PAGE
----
Likewise, we discuss how to assess the difference between positive and negative responses to Not a Fan. First, by vetting Kyle Idleman’s use of the Bible (his exegesis). Second, by questioning readers about how their relationship with God is better after having read the book, and doing so in part by asking what truth value they have attributed to the Bible’s truth claims, and why. We’ll be discussing what truth values and truth claims are in a future episode.
We conclude with a discussion of the value of testimony and the distinction between knowing about God (factual knowledge) versus knowing God through relationships (relational knowledge), and how these last two are reciprocal.
In this episode we discuss Chapter One of Not a Fan by Kyle Idleman. Idleman asserts that Jesus pushes us to “define the relationship” (DTR) that we have with him. Idleman argues that a core distinction of being either a fan or follower of Jesus, is the need properly to resolve this crucial question:
What if all of life comes down to this one question? What if there really is a heaven and there really is a hell, and where I spend eternity comes down to how you answer this question?” (Not a Fan, page 21).
In response, Gregg argues that rather than pushing us to ‘define the relationship’ God instead seeks and woos us, and that Christianity is not essentially about punishment (hell) or reward (heaven) but about whether God really loves us and how we would know this.
Also, Gregg argues that a binary distinction (where being a ‘fan’ is bad and a ‘follower’ is good) is neither relevant nor warranted, because where we stand in a relationship is a deeply complex matter based on our experiences and history as an individual.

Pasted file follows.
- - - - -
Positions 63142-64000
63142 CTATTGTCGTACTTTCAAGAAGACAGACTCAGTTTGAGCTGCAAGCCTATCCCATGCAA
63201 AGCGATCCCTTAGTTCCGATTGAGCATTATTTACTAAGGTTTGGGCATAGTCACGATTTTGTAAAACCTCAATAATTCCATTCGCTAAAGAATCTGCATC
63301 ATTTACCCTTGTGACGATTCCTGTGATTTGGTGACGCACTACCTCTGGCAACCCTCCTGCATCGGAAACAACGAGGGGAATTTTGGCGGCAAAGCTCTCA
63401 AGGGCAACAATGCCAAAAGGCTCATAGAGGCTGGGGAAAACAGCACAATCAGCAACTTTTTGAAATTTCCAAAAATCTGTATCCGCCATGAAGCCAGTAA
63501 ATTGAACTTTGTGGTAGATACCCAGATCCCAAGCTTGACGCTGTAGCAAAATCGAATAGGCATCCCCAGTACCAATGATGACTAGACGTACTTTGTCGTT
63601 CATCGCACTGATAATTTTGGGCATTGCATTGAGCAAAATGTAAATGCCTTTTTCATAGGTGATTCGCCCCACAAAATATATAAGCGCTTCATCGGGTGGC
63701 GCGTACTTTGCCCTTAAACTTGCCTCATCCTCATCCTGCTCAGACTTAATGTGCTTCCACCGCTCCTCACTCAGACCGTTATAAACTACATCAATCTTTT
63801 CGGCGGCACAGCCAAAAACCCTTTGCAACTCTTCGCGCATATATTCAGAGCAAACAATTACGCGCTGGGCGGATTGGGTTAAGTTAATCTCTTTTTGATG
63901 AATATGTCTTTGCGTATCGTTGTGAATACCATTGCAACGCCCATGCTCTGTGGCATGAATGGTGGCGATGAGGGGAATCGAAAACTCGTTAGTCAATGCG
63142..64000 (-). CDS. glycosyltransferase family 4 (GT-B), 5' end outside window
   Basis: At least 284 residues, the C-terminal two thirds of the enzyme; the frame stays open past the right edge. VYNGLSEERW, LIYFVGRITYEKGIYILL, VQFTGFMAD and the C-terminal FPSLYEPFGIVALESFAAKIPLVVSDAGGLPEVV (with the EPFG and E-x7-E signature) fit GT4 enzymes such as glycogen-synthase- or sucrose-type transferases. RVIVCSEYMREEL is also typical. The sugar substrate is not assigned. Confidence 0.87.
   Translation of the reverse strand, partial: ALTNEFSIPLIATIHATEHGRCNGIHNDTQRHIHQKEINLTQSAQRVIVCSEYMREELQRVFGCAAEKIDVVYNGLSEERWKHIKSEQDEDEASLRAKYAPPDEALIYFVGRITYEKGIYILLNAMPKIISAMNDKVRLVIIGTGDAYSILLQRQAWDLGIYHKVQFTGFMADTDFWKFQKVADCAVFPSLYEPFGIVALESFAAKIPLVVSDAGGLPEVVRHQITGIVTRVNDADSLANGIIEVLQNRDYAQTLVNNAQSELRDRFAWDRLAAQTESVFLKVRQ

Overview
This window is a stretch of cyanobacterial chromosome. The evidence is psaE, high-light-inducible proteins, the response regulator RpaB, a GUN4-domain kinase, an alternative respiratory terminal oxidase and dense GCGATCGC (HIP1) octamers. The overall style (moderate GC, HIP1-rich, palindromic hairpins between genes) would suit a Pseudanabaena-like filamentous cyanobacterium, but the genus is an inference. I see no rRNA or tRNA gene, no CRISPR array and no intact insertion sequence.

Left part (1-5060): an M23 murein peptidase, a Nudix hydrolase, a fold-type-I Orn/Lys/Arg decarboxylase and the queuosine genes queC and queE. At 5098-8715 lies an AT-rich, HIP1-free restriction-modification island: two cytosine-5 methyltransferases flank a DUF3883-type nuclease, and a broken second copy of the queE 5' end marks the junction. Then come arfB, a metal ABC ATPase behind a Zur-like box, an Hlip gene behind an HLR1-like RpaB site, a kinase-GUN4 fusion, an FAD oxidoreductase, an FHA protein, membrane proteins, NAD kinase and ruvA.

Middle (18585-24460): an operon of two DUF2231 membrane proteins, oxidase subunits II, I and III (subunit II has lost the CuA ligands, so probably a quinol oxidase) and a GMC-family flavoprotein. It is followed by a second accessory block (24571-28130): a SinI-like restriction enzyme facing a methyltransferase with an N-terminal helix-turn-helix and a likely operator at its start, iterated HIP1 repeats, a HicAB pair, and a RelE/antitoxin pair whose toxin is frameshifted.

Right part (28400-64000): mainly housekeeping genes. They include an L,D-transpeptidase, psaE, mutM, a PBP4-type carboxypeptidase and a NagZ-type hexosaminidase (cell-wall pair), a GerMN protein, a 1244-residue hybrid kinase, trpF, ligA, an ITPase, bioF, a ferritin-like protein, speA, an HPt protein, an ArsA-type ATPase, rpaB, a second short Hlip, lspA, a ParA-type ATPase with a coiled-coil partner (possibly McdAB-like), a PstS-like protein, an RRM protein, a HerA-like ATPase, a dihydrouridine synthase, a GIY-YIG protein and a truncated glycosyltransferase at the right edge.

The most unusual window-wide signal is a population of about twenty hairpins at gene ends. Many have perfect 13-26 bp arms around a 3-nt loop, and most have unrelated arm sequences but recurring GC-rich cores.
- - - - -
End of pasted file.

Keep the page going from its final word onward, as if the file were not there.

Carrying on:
John sees as an ongoing theme of drama, doubt and sowing seeds of “never enough.” He also wonders how often we see examples in the bible of Jesus forcing people to define their relationship with him and if this cornerstone idea from Not A Fan squares with the Bible.
Idleman’s assertion in this chapter about making a decision about eternity comes up frequently in future discussions, hereafter known as “page twenty one.”
This episode kicks of our in-depth discussion of Not a Fan by Kyle Idleman. We start in the Prologue and begin discussing Idleman’s core message–question of whether your are a “Fan” or “Follower” of God. Neither of us is convinced that these are the best categories. We also discuss Idleman’s loose handling and use of the “Feeding of the 5,000” to make a point.
John raises an issue that seems to be missing or presupposed in not a fan which is why someone should or would want to be a follower of God. Looking ahead to chapter one, Idleman appears to be leading in the direction of suggesting that the issue of fan vs. follower is critical towards determining where a person will spend eternity.
We look at this a little deeper and question whether this doesn’t cheapen the whole meaning of love and being in relation with God–the idea that people will simply chose the “right” answer of “being a follower” because they want to go to heaven. Is that really the only and best relationship to be in relationship with God?
Gregg talks about being overwhelmed by God’s love and that being in love is what makes him a follower, not where he is going to spend eternity or duty. He also talks about how when we are in love we respond in different ways and are transformed–we like the people we become. We don’t love God for naught–that isn’t a love relationship.
We also start to talk about the notion of “experience” and what that means and how it plays out in what we believe.
And there’s more too, so listen to the episode and tell us what you think.